State election officials are looking into claims that data on millions of California voters were publicly posted online.
California Secretary of State Alex Padilla said Tuesday that his office was working to verify media reports, first circulated Monday, that the information of as many as 191 million voters nationwide had been posted online "in an insecure manner by an unknown third party."
Security researcher Chris Vickery said he discovered the database Dec. 20, and brought his findings to the website DataBreaches.net. The data he found included names, addresses and dates of birth, Vickery told the Los Angeles Times in a phone interview. The data also included whether or not voters had voted in elections going back to 2000.
"When you see these types of databases, sometimes there are a lot of entries … so seeing a large amount of numbers wasn't that surprising," Vickery said.
But when he noticed that the lines of data were broken up by state, and that the number of entries for Texas and California were significantly larger, the magnitude of the trove became clear to him.
"When I looked at Texas and saw my name there, that's when it really struck me," he said.
It's not immediately clear who owned the database or how it ended up on a public website. As of Monday evening, Vickery said, it appeared the database was no longer publicly available.
The database appeared to have been last updated in 2014, Vickery said, and could have been viewed or downloaded by anyone on the Internet. Included was information on more than 17.8 million Californians, Vickery said. There were 17.7 million registered voters in California as of February 2015.
Vickery, a tech support specialist based in Austin, Texas, says he likens it to a company placing all of its files on the side of a country road.
"There may not be very many people driving down that road, but anyone can drive to it and access those files," Vickery said. "The company didn't put up any walls, didn't put up any doors, and a person driving down the road could just happen to get lucky and see it."
Voter privacy advocates say the alleged breach highlights how ubiquitous the collection of detailed voter data has become in American election campaigns -- and how security systems have failed to evolve to protect such data.
"This is one of the best-kept secrets of American politics, that all this data is being collected," said Kim Alexander, president of the nonprofit California Voter Foundation, which has studied voter privacy in the past. "It's the kind of sausage-making of the political system that is integral to so many campaigns but hidden mostly from voters."
Alexander says incidents like this help make voters aware of the big business of political data, which might ultimately turn some off from participating.
"All this behind-the-scenes profiling of voters makes a lot of people uncomfortable, and once they get a whiff of it, people may say they don't want to be a part of it," she said. The information could have been available to anyone, including terrorists and scammers, she added.
Vickery says he has no way of knowing how many people may have accessed the database before he found it last week. Since the news broke, he said, he believes at least one other party has been able to access the database and may have been able to partially download it.
The information was not posted online by the secretary of state's office, Padilla said, adding that his office is working with state Atty. Gen. Kamala Harris' office on the potential breach.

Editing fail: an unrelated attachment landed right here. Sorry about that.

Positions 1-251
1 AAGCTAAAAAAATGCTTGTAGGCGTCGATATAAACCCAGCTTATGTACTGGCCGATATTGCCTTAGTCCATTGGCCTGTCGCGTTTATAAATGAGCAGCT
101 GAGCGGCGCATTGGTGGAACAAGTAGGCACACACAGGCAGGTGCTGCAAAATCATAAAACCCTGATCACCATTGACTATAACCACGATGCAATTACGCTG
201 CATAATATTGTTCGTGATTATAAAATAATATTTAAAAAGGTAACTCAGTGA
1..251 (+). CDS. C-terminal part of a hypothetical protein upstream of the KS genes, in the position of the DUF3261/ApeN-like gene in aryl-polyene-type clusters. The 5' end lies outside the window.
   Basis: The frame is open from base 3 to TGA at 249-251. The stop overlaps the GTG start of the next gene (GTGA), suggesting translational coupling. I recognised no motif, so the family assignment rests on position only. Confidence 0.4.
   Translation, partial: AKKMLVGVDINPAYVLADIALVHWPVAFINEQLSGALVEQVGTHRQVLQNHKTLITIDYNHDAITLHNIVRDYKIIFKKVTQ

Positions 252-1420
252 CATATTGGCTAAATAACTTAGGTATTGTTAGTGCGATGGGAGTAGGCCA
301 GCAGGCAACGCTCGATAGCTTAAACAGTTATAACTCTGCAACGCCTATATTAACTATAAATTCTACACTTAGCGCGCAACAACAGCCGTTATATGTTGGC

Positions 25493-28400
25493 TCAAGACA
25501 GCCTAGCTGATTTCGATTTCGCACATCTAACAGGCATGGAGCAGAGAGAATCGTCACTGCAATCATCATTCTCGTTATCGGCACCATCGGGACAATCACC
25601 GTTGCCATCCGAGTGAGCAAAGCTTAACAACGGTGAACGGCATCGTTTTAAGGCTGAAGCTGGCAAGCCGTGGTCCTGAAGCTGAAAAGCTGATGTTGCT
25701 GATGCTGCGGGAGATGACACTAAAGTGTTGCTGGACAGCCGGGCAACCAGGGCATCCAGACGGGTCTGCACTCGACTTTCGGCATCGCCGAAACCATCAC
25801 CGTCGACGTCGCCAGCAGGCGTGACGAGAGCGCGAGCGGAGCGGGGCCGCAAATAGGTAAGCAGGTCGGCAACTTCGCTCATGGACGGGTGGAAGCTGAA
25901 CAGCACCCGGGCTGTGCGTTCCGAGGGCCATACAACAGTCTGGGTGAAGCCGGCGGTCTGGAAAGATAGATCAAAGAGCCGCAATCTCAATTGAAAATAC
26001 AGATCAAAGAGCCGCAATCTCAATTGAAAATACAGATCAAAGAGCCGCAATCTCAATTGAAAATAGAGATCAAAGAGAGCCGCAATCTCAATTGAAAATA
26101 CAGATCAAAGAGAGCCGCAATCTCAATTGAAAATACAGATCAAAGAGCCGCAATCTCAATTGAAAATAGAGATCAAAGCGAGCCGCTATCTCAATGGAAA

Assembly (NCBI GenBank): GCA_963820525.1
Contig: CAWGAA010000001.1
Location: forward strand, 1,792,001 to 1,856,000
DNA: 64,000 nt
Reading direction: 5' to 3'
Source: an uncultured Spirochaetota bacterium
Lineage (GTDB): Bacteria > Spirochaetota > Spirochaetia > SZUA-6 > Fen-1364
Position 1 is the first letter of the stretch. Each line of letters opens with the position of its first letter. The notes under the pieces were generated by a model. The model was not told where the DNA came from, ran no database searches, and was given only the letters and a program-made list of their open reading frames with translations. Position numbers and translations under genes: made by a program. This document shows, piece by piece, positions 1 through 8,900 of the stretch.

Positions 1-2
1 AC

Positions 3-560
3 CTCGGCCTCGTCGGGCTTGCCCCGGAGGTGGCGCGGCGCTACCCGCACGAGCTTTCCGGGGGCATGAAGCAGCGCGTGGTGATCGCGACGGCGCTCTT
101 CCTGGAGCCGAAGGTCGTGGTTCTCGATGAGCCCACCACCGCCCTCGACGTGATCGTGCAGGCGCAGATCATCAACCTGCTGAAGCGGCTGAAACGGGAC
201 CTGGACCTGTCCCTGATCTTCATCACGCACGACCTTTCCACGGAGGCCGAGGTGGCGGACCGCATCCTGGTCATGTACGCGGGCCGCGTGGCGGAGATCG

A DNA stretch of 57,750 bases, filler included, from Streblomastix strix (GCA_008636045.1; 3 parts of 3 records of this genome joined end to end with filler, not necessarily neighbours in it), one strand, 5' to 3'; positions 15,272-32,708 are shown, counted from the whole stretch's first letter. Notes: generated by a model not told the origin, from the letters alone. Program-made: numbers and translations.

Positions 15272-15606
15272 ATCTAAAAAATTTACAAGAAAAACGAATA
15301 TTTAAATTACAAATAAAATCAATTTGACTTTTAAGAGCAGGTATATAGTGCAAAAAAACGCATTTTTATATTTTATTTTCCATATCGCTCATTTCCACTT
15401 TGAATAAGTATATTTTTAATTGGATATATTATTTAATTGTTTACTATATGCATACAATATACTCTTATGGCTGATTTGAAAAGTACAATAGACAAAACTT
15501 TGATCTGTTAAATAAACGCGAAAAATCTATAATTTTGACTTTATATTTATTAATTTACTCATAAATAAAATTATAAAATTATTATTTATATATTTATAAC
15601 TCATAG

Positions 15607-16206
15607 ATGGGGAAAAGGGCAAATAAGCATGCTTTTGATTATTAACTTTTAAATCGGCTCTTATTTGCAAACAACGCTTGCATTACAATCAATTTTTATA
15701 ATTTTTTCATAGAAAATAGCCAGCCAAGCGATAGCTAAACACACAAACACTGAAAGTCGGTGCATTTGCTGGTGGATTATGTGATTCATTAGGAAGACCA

Much of the data Vickery says he discovered is commonly accessed and traded by political firms to help campaigns build voter profiles to better target mail and other materials. But the data is also governed by a patchwork of state laws that dictates what kind of information can be released, and for what purposes.
Alaska, Colorado and Connecticut, for example, place no restrictions on the release of voter file information.
But in California, state law prohibits public disclosure of that data, except for political, election, scholarly, journalistic or governmental purposes. (Some voters, such as public safety officers or survivors of domestic abuse, sexual violence or stalking, can ask that their information be kept private.)
The information made available for those purposes, and which could be kept in a voter database, does not include signatures, Social Security numbers or driver's license numbers, Padilla said.
Vickery says his initial investigation into the breach indicated that at least some of the data may have come from political database company Nation Builder. It doesn't appear that the database came directly from the company's own servers, Vickery said, but it "probably passed through their hands at one point or another."
In a statement released Monday, Nation Builder Chief Executive Jim Gilliam said the leaked database was not Nation Builder's, but that some of the information might have come from data the firm makes freely available to campaigns.
"From what we've seen, the voter information included is already publicly available from each state government, so no new or private information was released in this database," Gilliam said.
Alexander says it's disingenuous to refer to voter data as "publicly available" because various state laws dictate what, if any, voter information can be released and how.
California law says that unauthorized use of voter information for commercial or other purposes can result in a fine of 50 cents per name on the list. With more than 17 million registered voters in the state, fines could reach $9 million.
The state attorney general's office declined to comment, citing the need to protect the integrity of any potential investigation. The FBI also would not comment.
Vickery says he is cooperating with authorities to determine how the breach happened, but he would not say which, if any, agencies were investigating.
For more, go to latimes.com/politics.